WPPI 2010 – Jasmine Star Marketing Notes
Before we get into the notes, I wanted to give you all a taste of the WPPI 2010 Jasmine Star experience. Being ginormous fans of Jasmine Star, it only seemed appropriate that we make it a point to attend her first ever WPPI platform lecture. At least, we hadn’t seen her prior years, so we think it was her first, perhaps she can confirm for us.
Either way, just the simple act of getting into Jasmine’s platform class felt like trying to get back stage at the first ever Lady Gaga Miley Cyrus crossroads concert. As I exited the prior platform class, I saw this line of about 600 people, and immediately the first thought that came into my head was, “this has got to be Jasmine’s line.” That thought was confirmed by another fellow line-stander and hence our 2 hour journey to get back row seats at Jasmine’s platform lecture had begun.
Two hours and 37 new friends later, we finally made it into our room and got our seats. I would use the term nosebleeds to describe the seats, but I distinctly remember having a better view of Kobe’s face than I did of Jasmine’s. Taking a look around us, our little crew of four boys (Justin Lin, Max Young, Harrison Long and myself) felt a little bit like a fish out of water given that we were completely surrounded by a sea of girls! There had to have been at least 10 girls to every guy in that room. Were I single, I think a Jasmine lecture might in fact be the holy grail of meet and greets.
Nonetheless, we were seated, and ready for the show to begin! Jasmine came out on stage, did her thing, KIR (Kept It Real… Jasmine, I feel a little weird saying that) and wowed us with her amazingly warm and personable self. Afterwards, we had a wealth of great information, and an even deeper respect and admiration for Jasmine Star. So, without further adieu, on to the notes!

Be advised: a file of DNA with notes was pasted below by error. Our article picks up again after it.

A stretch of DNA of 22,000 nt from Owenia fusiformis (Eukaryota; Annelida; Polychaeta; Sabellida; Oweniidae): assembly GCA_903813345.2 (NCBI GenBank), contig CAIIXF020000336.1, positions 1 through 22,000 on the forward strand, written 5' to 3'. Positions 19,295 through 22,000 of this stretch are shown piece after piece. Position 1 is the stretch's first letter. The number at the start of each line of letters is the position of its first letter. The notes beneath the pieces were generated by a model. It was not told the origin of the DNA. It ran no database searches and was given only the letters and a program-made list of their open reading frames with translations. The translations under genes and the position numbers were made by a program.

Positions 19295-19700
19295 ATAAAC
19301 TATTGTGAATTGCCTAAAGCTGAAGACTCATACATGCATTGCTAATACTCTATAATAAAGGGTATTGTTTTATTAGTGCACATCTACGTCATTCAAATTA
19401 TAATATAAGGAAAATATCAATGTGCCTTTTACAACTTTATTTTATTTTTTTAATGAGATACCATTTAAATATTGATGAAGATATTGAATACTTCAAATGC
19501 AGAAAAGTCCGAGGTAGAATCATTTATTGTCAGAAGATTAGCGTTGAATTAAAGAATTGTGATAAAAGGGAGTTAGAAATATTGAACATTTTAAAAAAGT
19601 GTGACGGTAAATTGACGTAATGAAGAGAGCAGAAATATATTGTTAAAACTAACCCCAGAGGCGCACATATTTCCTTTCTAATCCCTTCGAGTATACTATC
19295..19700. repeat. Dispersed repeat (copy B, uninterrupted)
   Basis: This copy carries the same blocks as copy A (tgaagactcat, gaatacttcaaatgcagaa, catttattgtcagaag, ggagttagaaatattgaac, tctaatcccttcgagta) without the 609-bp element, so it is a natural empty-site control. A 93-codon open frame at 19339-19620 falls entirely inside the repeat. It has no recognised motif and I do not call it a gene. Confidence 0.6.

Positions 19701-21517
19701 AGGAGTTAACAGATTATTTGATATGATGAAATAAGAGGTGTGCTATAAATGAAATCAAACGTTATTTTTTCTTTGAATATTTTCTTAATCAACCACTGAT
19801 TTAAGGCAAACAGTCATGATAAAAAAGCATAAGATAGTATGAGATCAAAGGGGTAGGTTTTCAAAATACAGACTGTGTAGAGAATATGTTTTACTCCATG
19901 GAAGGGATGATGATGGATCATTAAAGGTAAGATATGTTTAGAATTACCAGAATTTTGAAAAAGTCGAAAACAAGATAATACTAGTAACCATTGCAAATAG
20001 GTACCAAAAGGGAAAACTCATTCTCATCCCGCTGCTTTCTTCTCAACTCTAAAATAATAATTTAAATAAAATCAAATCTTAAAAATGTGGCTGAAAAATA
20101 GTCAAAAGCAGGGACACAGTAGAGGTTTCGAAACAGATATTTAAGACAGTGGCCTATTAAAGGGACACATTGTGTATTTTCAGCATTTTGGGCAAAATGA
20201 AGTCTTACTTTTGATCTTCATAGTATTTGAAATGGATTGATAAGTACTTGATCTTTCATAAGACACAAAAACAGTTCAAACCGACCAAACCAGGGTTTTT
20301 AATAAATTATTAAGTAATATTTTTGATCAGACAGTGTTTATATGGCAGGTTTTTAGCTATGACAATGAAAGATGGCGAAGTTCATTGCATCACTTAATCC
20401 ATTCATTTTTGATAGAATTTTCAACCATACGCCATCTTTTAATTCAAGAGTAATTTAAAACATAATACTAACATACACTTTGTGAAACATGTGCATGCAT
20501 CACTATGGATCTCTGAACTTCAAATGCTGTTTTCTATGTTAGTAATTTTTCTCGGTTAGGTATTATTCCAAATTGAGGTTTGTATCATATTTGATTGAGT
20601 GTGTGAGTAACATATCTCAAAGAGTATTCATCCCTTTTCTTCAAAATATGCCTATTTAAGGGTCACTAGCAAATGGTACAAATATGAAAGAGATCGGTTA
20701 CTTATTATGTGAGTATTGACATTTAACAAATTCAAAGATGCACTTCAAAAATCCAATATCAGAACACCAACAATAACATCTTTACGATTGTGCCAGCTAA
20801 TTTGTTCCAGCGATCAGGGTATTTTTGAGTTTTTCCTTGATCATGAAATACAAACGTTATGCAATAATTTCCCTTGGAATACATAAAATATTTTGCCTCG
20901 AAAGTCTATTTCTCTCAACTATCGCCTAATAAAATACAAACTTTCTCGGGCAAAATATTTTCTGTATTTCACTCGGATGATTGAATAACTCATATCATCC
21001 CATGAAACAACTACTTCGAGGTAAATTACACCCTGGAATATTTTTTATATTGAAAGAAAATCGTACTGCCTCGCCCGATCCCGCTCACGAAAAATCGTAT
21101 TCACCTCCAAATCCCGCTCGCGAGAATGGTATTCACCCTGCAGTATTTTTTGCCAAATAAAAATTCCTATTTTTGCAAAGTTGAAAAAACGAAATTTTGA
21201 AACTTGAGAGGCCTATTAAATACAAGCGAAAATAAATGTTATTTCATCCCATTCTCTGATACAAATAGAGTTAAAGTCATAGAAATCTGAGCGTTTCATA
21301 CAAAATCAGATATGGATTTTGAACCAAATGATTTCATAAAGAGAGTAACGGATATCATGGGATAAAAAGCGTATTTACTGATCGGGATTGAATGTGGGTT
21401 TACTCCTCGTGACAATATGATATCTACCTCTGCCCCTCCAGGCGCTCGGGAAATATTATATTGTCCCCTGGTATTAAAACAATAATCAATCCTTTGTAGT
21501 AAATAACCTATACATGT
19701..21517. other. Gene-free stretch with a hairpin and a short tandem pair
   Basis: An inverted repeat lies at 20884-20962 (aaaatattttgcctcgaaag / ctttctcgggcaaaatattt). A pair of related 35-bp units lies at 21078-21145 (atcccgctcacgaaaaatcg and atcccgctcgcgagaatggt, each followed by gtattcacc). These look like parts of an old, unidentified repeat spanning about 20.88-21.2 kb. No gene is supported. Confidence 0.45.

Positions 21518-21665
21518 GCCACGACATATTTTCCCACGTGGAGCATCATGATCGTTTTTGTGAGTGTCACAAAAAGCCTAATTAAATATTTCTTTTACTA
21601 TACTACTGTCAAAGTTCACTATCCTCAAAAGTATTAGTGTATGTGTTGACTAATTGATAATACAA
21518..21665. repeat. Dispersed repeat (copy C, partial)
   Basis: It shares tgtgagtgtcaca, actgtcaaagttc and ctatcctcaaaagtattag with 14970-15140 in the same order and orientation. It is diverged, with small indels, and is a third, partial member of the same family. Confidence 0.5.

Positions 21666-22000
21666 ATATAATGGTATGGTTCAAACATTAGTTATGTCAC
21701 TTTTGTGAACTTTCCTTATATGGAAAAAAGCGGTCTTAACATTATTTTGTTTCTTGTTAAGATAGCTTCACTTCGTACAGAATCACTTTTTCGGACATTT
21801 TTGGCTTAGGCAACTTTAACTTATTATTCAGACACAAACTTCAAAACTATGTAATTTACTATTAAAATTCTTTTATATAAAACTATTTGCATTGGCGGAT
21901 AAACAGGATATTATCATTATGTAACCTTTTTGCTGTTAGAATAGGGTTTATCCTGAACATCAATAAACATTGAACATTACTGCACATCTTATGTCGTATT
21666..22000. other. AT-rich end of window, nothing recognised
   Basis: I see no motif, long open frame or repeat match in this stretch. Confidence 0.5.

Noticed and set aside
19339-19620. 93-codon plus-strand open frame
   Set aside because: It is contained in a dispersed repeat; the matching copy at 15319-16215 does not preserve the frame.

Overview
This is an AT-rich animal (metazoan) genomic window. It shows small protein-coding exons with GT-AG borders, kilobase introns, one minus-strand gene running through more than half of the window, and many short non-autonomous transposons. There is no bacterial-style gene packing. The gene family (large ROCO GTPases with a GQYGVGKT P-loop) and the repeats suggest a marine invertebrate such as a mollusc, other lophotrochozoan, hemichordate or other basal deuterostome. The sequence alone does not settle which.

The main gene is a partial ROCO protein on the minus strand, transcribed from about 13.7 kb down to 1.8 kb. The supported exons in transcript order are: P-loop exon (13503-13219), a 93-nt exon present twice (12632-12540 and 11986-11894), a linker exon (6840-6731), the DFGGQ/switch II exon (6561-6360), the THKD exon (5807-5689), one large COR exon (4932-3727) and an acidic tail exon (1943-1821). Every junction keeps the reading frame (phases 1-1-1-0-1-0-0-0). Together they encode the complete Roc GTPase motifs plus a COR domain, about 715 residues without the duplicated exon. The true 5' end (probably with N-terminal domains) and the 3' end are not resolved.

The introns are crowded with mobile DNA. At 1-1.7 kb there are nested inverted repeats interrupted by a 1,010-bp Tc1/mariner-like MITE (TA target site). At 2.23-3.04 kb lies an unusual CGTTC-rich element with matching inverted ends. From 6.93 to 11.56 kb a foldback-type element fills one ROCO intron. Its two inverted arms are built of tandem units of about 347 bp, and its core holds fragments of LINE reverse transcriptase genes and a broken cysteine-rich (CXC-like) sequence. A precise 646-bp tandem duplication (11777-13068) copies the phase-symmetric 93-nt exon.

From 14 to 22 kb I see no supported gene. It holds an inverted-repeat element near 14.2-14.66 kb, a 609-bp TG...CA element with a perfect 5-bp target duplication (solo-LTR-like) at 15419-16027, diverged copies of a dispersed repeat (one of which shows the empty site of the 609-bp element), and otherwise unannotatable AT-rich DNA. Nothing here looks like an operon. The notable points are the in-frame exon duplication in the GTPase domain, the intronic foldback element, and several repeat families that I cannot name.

Jasmine’s lecture was named “Ghetto Fabulous Marketing” or GFM for short. The whole concept behind GFM is being able to take what you got and make it work. To understand GFM and why it was relevant to Jasmine, it is important to understand her story and background.
Jasmine grew up under very humble circumstances, she even mentioned how she has stories of using food stamps and waiting in line for government cheese and such. Stories that really struck a chord with me being that I come from a very similar background being that my father, a single parent without more than a few dollars to his name, immigrated to the US to provide me a better life. So, I can definitely relate to Jasmine’s story as I stood in those same lines with my father 25 years ago.
Despite her challenging childhood, Jasmine worked hard and earned a full ride scholarship to the UCLA law program. Which mind you is no easy feat. But, it wasn’t until her mother had a relapse with cancer when she left school and had a moment to think about what she really wanted to do with her life. When she married JD, it was her wedding photographer David Jay that opened up her mind to photography. When Jasmine was considering wedding photography as a profession, JD encouraged and supported her by saying, “I would rather you fail at something you love, than succeed at something you don’t.” Forgive me Jasmine if I butchered the quote, but it is a quote that I really love.
One Canon Rebel, a basic kit lens, and just a few weddings later, we have Jasmine Star. Ok, so maybe it wasn’t that easy or quick, but you get the idea. The whole point of this story, and of GFM is to say that with a bit of hard work, it is possible to make something wonderful of nothing.
That, in a nutshell is Ghetto Fabulous Marketing. Taking what you got, whatever little it may be, and turning it into something you can look back and be proud of. Jasmine’s story resonates with so many of us in this industry because we all had to start somewhere, and usually somewhere pretty humble. So, it is inspiring to us to see someone who may have started with even less, create something so wonderful.
Note that utilizing GFM does not require significant financial investments that traditional forms of advertising would call for. Jasmine discourages against traditional advertising because its results are so unpredictable, a $9,000 magazine ad may or may not bring in revenue. I can definitely say from our own experience that GFM techniques are far more effective than traditional advertising. All of our traditional advertising techniques which we have spent over $5,000 on, while they have brought us some traffic, have never brought us a wedding.
So, as Jasmine would say “how do ya get’yo GFM on?” (it’s a bit embarrassing, but I actually would say that too) Well, Jasmine states that there are four components to GFM. Each one is detailed below and they are listed from least to most important. We have also included a little bit of our commentary for your reading pleasure, or perhaps misery… but, hopefully pleasure.